And don’t forget that characterising the Streets of Rage 3 soundtrack as a heap of grinding noises misses its more melodic moments, mixed masterfully into the score’s harsh template. “Percussion”, for example, mixes distorted smooth jazz stylings – stuttering organ leads, brassy hooks – into the soundtrack’s experimental formula, creating a surreal, hypnotic cue that defies categorisation. “Moon” maintains some of “Percussion”’s warmth while tying its unsteady rhythms together with a more elastic groove than usually. “The Poets I” and “The Poets II” don’t desert the music’s enticing unpredictability. However, they let their synth melodies develop relatively uninterrupted, slowly unwinding and developing far more patiently than one would expect from such a hyper-active score.
It’s another demonstration of how this soundtrack is far from simply a work of random electronica. Instead, during its strongest moments, Streets of Rage 3 is one of the most daring, original – and demanding – game scores ever written. It also completes the franchise’s astonishing musical development across its first three entries. Koshiro started with the genre exercise of Streets of Rage 1, proceeded to the mastery of various styles of electronica on Streets of Rage 2 – and on this game, Kawashima and Koshiro go further still to establish their very own musical language.
- 01 - Fuze Kawashima, Motohiro / Koshiro, Yuzo 2:57
- 02 - Cycle I Kawashima, Motohiro / Koshiro, Yuzo 3:32
- 03 - Dub Slash Kawashima, Motohiro / Koshiro, Yuzo 3:52
- 04 - Percussion Kawashima, Motohiro / Koshiro, Yuzo 3:03
- 05 - Bulldozer Kawashima, Motohiro / Koshiro, Yuzo 2:47
- 06 - Moon Kawashima, Motohiro / Koshiro, Yuzo 2:26
- 07 - The Poets I Kawashima, Motohiro / Koshiro, Yuzo 3:44
- 08 - The Poets II Kawashima, Motohiro / Koshiro, Yuzo 2:55
- 09 - Cycle II Kawashima, Motohiro / Koshiro, Yuzo 3:26
- 10 - Boss Kawashima, Motohiro / Koshiro, Yuzo 3:04
Tristan Blanchard says
I finally gave this soundtrack a try ^^
I must say I agree on everything you said, especially on the Gabber inspiration, which seems rather obvious. Not the joyful kind of Gabber, actually 😛 (when I think “joyful Gabber”, this is always the Experience album from The Prodigy that comes to mind). This makes me feel almost every track is related to a boss level, and maybe it could be tiresome listening to this soundtrack, say, more than once a month ^^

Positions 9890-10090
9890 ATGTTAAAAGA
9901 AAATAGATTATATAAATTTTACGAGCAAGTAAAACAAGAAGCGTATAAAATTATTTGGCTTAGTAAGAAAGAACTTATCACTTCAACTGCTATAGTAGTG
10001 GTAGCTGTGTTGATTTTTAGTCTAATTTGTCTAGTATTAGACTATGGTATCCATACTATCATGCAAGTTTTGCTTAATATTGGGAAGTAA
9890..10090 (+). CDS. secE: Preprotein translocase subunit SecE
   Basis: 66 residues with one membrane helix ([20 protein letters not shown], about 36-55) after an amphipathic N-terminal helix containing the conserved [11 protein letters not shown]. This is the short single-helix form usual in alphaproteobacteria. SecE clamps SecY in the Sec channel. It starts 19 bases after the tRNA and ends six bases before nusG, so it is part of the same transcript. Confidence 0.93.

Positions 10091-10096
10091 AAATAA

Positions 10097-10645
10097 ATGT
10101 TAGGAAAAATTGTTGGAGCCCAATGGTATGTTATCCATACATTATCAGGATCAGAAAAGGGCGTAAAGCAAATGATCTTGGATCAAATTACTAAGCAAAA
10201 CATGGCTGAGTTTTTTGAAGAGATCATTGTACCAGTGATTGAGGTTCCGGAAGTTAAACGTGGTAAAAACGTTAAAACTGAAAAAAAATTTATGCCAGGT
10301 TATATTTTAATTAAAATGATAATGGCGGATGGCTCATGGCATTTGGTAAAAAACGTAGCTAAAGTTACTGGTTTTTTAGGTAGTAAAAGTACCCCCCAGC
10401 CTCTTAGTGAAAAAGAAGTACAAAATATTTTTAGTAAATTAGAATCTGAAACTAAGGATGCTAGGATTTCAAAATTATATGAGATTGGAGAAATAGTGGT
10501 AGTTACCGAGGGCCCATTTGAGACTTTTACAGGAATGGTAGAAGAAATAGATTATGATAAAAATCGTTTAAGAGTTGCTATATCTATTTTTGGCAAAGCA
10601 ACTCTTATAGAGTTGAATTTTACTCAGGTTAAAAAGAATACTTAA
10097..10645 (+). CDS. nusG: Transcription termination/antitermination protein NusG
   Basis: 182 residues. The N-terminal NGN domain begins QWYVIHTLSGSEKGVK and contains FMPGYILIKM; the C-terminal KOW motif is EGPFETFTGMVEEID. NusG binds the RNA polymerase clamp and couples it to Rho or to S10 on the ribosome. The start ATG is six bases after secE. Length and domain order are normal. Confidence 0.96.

I am not very fond of Gabber in general, so it’s no surprise my favourite tune is “The Poets I”. Well, I absolutely love it, actually. I feel almost sad I didn’t discover this gem when I was a kid, to fill up with nostalgia, and love it even more.
What is more to say, that you didn’t say yourself ? Well, nothing, really. You pretty much covered every aspect of the soundtrack. At least I think you did, with a lot of detail and knowledge, as usual.
Simon Elchlepp says
You are absolutely correct – this is one intense score. I find that’s another advantage of removing Koshiro’s experimental tracks – the whole thing clocks in at half an hour, which for me feels like the perfect length for this kind of soundtrack. Tracks like “The Poets I” are fascinating for how they manage to inject more melodies into Kawashima’s abrasive work. It’s such an intriguing score – and I love the fact that I’m learning about Dutch early-90s techno via a Japanese video game 🙂 Thanks as always for your kind words!
Igna Rasen is one of the best techno tracks I’ve heard in a video game, and could easily pass as a legit techno song. It’s fkn brilliant!
Simon Elchlepp says
Fully agreed – Streets of Rage 2 and 3 are the kinds of game soundtracks that would make most people go “This is from a video game?!”